Addition Facts Strategies for Parents
In 2016 I wrote a blog post similar to this: How to Teach a Child Math Facts. However, because I have the privilege of consulting with parents weekly–even daily– and addressing fact mastery strategies, I have learned more. I want to share this additional information I have acquired during time spent in the trenches with you, the parent.
Fact mastery is a hot topic with parents of students of all ages. If nothing else, after reading this post I hope you remember two things: 1) Regardless of your student’s age, you are not alone, and 2) We do have solutions.
Is Fact Mastery Really Necessary?
Often I am asked whether fact mastery is really necessary. To be honest, I have no doubt there are adult mathematicians out there who do not know all of their math facts and may even need to count on their fingers. However, when consulting day to day, I have talked to many parents who admit that they still count on their fingers. They are often even more committed to finding a better way for their students because they tell me “I have always struggled in math because of it.”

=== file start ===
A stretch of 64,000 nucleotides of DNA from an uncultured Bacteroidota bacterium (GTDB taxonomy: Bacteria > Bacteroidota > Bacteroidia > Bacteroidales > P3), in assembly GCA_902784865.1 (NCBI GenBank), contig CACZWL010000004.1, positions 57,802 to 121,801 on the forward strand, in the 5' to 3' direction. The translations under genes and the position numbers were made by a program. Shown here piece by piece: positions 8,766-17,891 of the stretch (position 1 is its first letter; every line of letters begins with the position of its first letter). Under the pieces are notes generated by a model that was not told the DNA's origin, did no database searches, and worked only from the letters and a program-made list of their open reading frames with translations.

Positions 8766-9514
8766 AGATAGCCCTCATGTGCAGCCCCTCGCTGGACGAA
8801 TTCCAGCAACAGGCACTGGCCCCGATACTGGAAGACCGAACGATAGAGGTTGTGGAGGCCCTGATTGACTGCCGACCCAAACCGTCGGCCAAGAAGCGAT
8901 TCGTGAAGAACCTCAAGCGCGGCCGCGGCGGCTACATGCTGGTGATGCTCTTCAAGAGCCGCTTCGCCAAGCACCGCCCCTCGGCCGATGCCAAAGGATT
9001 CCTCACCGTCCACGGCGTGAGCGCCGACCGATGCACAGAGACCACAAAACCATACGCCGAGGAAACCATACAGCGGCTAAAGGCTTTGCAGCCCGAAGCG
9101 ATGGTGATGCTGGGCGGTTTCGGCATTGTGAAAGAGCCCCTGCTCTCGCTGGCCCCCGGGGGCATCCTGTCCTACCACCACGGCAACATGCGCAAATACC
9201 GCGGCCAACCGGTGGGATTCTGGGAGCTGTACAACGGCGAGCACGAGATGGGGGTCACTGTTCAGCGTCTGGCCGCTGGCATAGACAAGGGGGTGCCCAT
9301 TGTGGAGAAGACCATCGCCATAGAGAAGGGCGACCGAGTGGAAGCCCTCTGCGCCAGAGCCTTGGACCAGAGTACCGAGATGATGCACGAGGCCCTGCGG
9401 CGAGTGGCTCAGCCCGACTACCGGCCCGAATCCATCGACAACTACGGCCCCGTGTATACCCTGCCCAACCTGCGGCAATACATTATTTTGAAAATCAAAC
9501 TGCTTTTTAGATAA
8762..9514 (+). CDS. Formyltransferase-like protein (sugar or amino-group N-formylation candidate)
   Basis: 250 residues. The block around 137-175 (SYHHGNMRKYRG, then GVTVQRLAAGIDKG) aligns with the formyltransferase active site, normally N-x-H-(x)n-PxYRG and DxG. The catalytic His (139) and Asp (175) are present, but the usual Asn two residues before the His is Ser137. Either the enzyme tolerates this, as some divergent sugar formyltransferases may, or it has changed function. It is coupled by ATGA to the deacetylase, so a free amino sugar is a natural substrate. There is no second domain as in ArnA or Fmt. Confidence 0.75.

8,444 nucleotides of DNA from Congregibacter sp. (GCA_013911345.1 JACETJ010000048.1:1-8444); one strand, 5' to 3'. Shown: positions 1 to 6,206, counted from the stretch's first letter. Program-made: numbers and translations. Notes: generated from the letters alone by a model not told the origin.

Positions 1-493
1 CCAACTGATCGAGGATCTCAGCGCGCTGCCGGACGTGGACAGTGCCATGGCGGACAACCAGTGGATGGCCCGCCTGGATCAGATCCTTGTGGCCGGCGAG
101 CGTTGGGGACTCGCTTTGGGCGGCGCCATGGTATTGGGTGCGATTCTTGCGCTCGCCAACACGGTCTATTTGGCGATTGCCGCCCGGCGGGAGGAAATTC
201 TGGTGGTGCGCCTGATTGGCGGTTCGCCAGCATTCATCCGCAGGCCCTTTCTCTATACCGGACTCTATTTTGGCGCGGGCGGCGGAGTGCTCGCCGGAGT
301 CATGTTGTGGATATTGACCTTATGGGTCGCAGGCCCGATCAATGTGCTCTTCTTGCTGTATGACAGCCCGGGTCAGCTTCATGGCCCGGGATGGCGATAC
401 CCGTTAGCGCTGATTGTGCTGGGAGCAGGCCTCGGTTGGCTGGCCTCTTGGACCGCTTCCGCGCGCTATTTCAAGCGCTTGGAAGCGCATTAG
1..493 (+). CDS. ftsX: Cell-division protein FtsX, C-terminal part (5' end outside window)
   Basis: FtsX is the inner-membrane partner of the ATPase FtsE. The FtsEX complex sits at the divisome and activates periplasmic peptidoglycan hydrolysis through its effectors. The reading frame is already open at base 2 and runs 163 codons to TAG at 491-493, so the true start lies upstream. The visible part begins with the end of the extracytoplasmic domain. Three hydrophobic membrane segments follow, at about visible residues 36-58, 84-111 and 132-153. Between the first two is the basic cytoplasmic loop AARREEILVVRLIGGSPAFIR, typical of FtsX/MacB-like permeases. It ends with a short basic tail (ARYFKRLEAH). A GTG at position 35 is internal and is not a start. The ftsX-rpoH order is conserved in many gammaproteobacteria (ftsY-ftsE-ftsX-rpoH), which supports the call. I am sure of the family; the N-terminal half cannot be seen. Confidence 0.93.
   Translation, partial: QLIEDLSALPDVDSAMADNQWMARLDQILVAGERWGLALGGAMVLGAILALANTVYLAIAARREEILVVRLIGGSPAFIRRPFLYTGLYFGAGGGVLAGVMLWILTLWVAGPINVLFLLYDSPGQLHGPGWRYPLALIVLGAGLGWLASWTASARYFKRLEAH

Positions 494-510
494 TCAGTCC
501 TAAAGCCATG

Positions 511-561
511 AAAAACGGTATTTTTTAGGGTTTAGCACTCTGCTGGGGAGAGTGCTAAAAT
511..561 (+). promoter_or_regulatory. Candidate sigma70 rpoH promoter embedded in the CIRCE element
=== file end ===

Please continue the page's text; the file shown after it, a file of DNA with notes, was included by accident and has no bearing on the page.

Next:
I like the way Mary from our customer service team says it:
Fact mastery will give the student confidence. When they are solving complex problems they do not have to stop to think what is 5 + 6 or 7 x 9. When they must stop and think about these facts, it makes them think “If I can’t do something simple, how can I do something like Algebra?
So yes, while your student might become confident in math and be set up for success in upper level concepts without having facts mastered, chances are that it will affect their ability to efficiently process more complex concepts. It is possible that you would be sending an otherwise successful future math student to try to master higher level concepts with a math deficiency.
Let’s Inventory What You’ve Likely Tried
For some students flash cards will work. If you are making progress using flashcards I recommend that you read this blog post written by Gretchen to even find more success.
2) Speed Drills
Speed drills can be an effective tool for some. However, if you find your student panics or seems to forget everything you thought they knew once you start drilling, the drilling activity may need to either cease or be modified.
It is rare that speed drills teach. However, they can be a tool that helps a student become faster with their fact recall. It is recommended that you drill only math facts the student already knows. As an adult, I can’t think of any new information I have learned by just going faster. The Math-U-See website offers a worksheet generator to help with this. You will find addition/subtraction drills under Alpha, multiplication drills under Gamma, and division drills under Delta.
3) Math Games
Games are another commonly used tool that can result in supplementing success. Amanda has some great ideas in her blog post.
Breaking the Habit